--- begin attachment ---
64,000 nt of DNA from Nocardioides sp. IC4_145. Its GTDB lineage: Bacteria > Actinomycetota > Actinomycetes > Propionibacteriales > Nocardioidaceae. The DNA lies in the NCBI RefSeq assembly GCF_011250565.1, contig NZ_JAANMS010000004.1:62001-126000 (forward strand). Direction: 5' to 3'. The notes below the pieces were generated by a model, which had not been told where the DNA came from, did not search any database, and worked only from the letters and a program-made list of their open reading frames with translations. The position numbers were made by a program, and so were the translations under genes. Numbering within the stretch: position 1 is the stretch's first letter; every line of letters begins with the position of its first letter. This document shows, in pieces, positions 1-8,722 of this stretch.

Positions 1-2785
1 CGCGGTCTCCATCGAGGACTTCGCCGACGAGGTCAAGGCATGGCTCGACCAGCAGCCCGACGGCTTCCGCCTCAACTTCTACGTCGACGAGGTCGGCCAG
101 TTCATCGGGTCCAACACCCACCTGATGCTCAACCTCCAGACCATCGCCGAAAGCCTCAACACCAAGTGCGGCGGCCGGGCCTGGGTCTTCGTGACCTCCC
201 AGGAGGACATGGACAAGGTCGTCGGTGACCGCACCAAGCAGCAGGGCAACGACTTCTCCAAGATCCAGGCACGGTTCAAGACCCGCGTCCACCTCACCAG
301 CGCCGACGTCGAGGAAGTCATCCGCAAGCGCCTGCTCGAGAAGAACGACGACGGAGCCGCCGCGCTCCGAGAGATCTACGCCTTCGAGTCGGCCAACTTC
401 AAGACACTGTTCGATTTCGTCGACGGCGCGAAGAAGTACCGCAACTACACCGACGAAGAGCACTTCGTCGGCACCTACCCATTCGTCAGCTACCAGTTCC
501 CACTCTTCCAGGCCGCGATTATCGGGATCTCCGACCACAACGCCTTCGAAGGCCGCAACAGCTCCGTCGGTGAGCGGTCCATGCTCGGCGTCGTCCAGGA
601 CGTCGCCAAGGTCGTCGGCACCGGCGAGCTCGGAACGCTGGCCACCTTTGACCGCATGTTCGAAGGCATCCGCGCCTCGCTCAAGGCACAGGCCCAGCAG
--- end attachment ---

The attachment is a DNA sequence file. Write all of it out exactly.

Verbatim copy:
64,000 nt of DNA from Nocardioides sp. IC4_145. Its GTDB lineage: Bacteria > Actinomycetota > Actinomycetes > Propionibacteriales > Nocardioidaceae. The DNA lies in the NCBI RefSeq assembly GCF_011250565.1, contig NZ_JAANMS010000004.1:62001-126000 (forward strand). Direction: 5' to 3'. The notes below the pieces were generated by a model, which had not been told where the DNA came from, did not search any database, and worked only from the letters and a program-made list of their open reading frames with translations. The position numbers were made by a program, and so were the translations under genes. Numbering within the stretch: position 1 is the stretch's first letter; every line of letters begins with the position of its first letter. This document shows, in pieces, positions 1-8,722 of this stretch.

Positions 1-2785
1 CGCGGTCTCCATCGAGGACTTCGCCGACGAGGTCAAGGCATGGCTCGACCAGCAGCCCGACGGCTTCCGCCTCAACTTCTACGTCGACGAGGTCGGCCAG
101 TTCATCGGGTCCAACACCCACCTGATGCTCAACCTCCAGACCATCGCCGAAAGCCTCAACACCAAGTGCGGCGGCCGGGCCTGGGTCTTCGTGACCTCCC
201 AGGAGGACATGGACAAGGTCGTCGGTGACCGCACCAAGCAGCAGGGCAACGACTTCTCCAAGATCCAGGCACGGTTCAAGACCCGCGTCCACCTCACCAG
301 CGCCGACGTCGAGGAAGTCATCCGCAAGCGCCTGCTCGAGAAGAACGACGACGGAGCCGCCGCGCTCCGAGAGATCTACGCCTTCGAGTCGGCCAACTTC
401 AAGACACTGTTCGATTTCGTCGACGGCGCGAAGAAGTACCGCAACTACACCGACGAAGAGCACTTCGTCGGCACCTACCCATTCGTCAGCTACCAGTTCC
501 CACTCTTCCAGGCCGCGATTATCGGGATCTCCGACCACAACGCCTTCGAAGGCCGCAACAGCTCCGTCGGTGAGCGGTCCATGCTCGGCGTCGTCCAGGA
601 CGTCGCCAAGGTCGTCGGCACCGGCGAGCTCGGAACGCTGGCCACCTTTGACCGCATGTTCGAAGGCATCCGCGCCTCGCTCAAGGCACAGGCCCAGCAG